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JaPh_4667081
Level 2
Level 2
First like received First like given

Hello! I was hoping someone with more insight than myself might be able to point me in the right direction.

I am using a PSOC LP5 (CY8C5888LTI-LP097 on the CY8CKIT-059). I used the UART_FULL_DuplexExample project as a base which enables printf by rewriting the _write function. All this works as expected. However, when I needed to print floats to the screen I had to up the heap size from 0x300 to 0x400 which makes sense to me.

Here is the real confusing part for me. I made the following function for some debugging. There is an interrupt that decrements the timer variable every 1ms. It should print /hi every 100 ms.

//Initialize display delay to zero

    g_Timer_Display_Delay_ms = 0;

   

    for(;;)

    {

        if(g_Timer_Display_Delay_ms == 0)

        {

            g_Timer_Display_Delay_ms = 100u; //Reset timer

            Pin_Debug_Write(!Pin_Debug_Read()); //Toggle pin for testing

            //Print values

            UART_PutString("/");

            printf("hi");

        }

       

    }

If I periodically increase the heap size :

  • 0x400 Pass
  • 0x500 Pass

I get the expected output:

/hi/hi/hi/hi/hi/hi/hi/hi/hi/hi/hi/hi/hi/hi/hi/hi/hi/hi/hi/hi/hi/hi/hi/hi/hi/hi/hi/hi/hi/hi/hi/hi/hi/hi/hi/hi/hi/hi/hi/hi/hi/hi/hi/hi/hi/hi/hi/hi/hi/hi/hi/hi/hi/hi/hi

/hi/hi/hi/hi/hi/hi/hi/hi/hi/hi/hi/hi/hi/hi/hi/hi/hi/hi/hi/hi/hi/hi/hi/hi/

But when I increase the heap size further:

  • 0x600 FAIL

At 0x600 I get the following output:

////////////////////////////////////////////////////////////////////////////////////////////////////////////////////////////////////////////////////////////////////////////////////////////////////////////////////

////////////////////////////////////////////////////////////////////////////////////////////////////////////////////////////////////////////////////////////////////////////////////////////////////////////////////

/////////////////////////////////////////////////////////////////////////////////////////hihihihihihihihihihihihihihihihihihihihihihihihihihihihihihihihihihihihihihihihihihihihi

hihihihihihihihihihihihihihihihihihihihihihihihihihihihihihihihihihihihihihihihihihihihihihihihihihihihihihihihihihihihihihihihihihihihihihihihihihihihi

hihihihihihihihihihihihihihihihihihihihihihihihihihihihihihihihihihihihihihihihihihihihihihihihihihihihihihihihihihihihihihihihihihihihihihihihihihihihi

hihihihihihihihihihihihihihihihihihihihihihihihihihihihihihihihihihihihihihihihihihihihihihihihihihihihihihihihihihihihihihihihihihihihihihihihihihihihi

hihihihihihihihihihihihihihihihihihihihihihihihihihihihihihihihihihihihihihihihihihihihihihihihihihihihihihihihihihihihihihihihihihihihihihihihihihihihi

hihihihihihihihihihihihihihihihihihihihihihihihihihihihihihihihihihihihihihihihihihihihihihihihihihihihihihihihihihihihihihihihihihihihihihihihihihihihi

hihihihihihihihihihihihihihihihihihihihihihihihihihihihihihihihihihihihihihihihihihihihihihihihihihihihihihihihihihihihihihihihihihihihihihihihihihihihi

hihihihihihihihihihihihi///////////////////////////////////////////////////////////////////////////////////////////////////////////////////////////////////////////////////////

I have the debug IO on a scope and it is toggled at a constant at 100ms so the printf function is not blocking. It seems to buffer a whole bunch of characters and then spits it out 51.3 seconds later! The compiler has no warning about the heap size allocation. I expect I am exceeding some memory limit and stepping on some control register or buffer somewhere?

0 Likes
1 Solution

Hi,

What I learned about standard I/O and buffered I/O of Unix (actually it was HP-UX) was that

since a print to tty is an expensive operation, buffered IO such as printf (which is actually fprintf(stdout,...))

is trying to reduce the frequency of print as much as possible.

On the other hand a non buffered IO such fprintf(stderr, ...) outputs the result immediately.

Now it seems that what happening here is when heap is small the internal buffer size of printf  (actually stdout) is small,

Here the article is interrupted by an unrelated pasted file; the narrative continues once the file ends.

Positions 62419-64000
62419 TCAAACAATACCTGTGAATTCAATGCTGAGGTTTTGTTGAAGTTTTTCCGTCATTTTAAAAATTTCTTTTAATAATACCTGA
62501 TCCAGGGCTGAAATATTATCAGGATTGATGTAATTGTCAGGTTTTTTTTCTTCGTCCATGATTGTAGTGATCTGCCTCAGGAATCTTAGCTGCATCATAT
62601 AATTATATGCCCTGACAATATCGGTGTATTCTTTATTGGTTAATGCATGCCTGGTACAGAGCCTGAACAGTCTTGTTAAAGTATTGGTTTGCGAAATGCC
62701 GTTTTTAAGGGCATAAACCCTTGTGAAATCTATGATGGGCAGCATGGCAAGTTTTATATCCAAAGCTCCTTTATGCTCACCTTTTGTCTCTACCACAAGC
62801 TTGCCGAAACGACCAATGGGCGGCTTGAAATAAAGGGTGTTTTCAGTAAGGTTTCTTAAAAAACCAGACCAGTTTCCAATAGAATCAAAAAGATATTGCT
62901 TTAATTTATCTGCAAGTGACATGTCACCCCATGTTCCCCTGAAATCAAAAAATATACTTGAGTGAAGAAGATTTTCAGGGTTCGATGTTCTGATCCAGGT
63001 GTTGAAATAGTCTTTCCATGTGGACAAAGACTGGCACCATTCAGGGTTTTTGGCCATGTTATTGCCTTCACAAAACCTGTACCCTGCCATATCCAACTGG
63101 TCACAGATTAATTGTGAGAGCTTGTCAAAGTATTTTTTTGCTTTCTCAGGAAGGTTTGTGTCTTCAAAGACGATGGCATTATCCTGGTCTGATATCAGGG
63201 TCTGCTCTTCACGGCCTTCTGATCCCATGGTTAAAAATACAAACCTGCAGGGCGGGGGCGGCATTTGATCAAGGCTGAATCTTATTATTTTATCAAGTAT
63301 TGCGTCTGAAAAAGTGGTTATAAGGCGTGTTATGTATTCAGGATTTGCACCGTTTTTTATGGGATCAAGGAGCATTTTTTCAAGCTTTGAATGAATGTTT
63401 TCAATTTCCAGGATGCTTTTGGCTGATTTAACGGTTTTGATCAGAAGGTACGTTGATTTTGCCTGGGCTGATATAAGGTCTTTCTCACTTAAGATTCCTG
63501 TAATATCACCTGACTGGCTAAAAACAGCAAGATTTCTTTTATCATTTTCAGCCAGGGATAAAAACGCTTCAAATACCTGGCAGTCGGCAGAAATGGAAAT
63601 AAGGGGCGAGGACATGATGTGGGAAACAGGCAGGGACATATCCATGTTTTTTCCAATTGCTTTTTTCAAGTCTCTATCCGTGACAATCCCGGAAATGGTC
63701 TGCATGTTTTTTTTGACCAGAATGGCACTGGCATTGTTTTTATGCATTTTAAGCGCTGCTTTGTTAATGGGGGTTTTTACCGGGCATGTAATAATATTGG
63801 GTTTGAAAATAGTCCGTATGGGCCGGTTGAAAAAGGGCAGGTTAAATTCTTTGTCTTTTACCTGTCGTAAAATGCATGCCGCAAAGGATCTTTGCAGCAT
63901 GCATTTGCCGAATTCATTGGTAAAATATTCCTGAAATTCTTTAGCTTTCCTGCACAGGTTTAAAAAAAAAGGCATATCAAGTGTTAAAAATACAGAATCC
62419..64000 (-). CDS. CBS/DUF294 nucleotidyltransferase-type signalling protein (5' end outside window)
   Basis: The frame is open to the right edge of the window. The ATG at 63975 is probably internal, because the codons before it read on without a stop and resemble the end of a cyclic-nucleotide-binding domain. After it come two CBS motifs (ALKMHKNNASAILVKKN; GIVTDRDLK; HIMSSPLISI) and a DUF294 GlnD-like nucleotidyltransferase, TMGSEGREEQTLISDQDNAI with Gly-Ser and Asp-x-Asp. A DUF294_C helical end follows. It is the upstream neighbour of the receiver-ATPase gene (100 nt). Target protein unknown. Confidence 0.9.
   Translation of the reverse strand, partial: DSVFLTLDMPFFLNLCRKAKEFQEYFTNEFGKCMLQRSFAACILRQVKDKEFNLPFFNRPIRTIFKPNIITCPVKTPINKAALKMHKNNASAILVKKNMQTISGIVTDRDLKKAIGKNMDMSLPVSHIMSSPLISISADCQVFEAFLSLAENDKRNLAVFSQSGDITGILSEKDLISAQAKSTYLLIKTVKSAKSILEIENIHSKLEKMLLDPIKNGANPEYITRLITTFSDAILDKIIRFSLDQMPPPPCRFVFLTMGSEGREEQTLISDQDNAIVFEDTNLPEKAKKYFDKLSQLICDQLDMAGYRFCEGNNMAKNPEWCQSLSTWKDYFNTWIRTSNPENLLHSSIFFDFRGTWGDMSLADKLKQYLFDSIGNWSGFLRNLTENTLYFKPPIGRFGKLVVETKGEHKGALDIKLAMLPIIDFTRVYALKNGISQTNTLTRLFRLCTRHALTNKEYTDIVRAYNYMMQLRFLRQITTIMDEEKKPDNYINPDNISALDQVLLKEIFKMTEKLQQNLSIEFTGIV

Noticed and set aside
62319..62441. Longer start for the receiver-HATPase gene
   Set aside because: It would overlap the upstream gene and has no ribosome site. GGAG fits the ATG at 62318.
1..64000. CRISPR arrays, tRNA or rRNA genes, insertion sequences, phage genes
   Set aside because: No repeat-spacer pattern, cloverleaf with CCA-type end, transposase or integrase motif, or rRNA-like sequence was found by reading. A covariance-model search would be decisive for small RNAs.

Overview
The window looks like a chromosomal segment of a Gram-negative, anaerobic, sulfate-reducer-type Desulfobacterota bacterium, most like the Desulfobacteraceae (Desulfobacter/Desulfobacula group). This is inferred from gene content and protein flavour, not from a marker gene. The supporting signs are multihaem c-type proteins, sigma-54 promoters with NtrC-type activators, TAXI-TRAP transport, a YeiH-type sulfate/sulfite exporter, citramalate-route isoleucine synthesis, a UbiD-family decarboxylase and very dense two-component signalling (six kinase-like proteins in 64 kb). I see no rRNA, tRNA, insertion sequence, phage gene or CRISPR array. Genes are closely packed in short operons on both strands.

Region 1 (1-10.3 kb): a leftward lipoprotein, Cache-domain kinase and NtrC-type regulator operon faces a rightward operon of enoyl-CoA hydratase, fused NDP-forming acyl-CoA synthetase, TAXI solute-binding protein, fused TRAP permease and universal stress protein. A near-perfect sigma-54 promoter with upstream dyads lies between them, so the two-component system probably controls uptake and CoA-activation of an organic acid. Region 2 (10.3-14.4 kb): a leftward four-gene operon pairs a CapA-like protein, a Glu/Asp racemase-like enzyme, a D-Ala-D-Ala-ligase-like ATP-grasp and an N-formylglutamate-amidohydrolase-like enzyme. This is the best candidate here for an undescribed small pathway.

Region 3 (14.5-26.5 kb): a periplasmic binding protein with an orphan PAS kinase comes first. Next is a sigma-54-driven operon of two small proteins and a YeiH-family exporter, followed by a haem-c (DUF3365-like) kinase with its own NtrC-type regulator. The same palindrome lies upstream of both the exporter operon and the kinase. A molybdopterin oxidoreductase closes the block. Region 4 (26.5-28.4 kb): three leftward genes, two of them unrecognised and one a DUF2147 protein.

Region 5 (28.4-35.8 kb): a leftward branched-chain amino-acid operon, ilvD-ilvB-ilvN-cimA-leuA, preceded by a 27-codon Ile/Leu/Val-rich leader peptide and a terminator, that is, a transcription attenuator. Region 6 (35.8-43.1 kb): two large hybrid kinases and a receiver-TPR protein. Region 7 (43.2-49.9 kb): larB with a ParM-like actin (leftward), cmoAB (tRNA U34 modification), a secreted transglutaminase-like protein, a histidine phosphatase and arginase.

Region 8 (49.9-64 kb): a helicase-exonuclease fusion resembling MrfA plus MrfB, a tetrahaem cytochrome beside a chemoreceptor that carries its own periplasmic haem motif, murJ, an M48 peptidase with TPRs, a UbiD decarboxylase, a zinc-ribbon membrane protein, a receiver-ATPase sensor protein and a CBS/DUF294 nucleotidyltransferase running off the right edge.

and when heap is larger the internal buffer size of  printf is larger.

And printf prints out the buffer when

(1) Encounter an EOL (end of line)

(2) When buffer is FULL

(3) When flush() is requested.

Current situation is caused by the case (2).

If you intentionally do either (1) or (3)  the output will appear immediately.

So I added  fflush(stdout) just after printf("hi")  in your program and the result was

000-TeraTerm-log.JPG

=================

        if(g_Timer_Display_Delay_ms == 0)

        {

            g_Timer_Display_Delay_ms = 100u; //Reset timer

            Pin_Debug_Write(!Pin_Debug_Read()); //Toggle pin for testing

            //Print values

            UART_PutString("/");

            printf("hi");

            fflush(stdout) ;

        }

=================

Attached is a modified project of yours.

moto

View solution in original post

11 Replies
Len_CONSULTRON
Level 9
Level 9
500 solutions authored 1000 replies posted 750 replies posted

japh,

There is no logical reason increasing the heap size should cause what you are witnessing based on your description.

Are you willing to share your project with the forum for others to reproduce your results?

Len

Len
"Engineering is an Art. The Art of Compromise."

Since this project now contains a lot of other development for a company, I will make a cleaned up version I can share and post it shortly. Thank you!

0 Likes

Here is a real quick and very dirty example. I did a complete archive just in case there was an issue with my compilation.

Steps to recreate:

  • Start with uart full duplex example
  • Change the device using the device selector to the CY8C588LTI-LP097
  • Added the clock and isr
  • Added the minimum code modifications as seen in the project main.c
  • Change the heap size in the system tab to 0x600
  • Run and view uart output. It delays printing the hi text as previously described

Thank you very much!

0 Likes

vjaph,

I tried your example project.  I have been able to reproduce your results.

With heap = 0x500:

UART Full Duplex and printf() support Code Example Project

Test printf function. long:444444444, Single float:55.56

Multi float:55.56 55.56 55.56 55.56 55.56 55.56 55.56 55.56 55.56 55.56

Enter the characters to transmit

/hi/hi/hi/hi/hi/hi/hi/hi/hi/hi/hi/hi/hi/hi/hi/hi/hi/hi/hi/hi/hi/hi/hi/hi/hi/hi/hi/hi/hi/hi/hi/hi/hi/hi/hi/hi/hi/hi/hi/hi/hi/hi/hi/hi/hi/hi/hi/hi

With heap = 0x600:

UART Full Duplex and printf() support Code Example Project

Test printf function. long:444444444, Single float:?. 

Multi float:?.  ?.  ?.  ?.  ?.  ?.  ?.  ?.  ?.  ?. 

Enter the characters to transmit

///////////////////////////////////////////////////////////////////////////////////////////////////////////////////////////////////////////////////////////////////////////////////////////////////////////////////////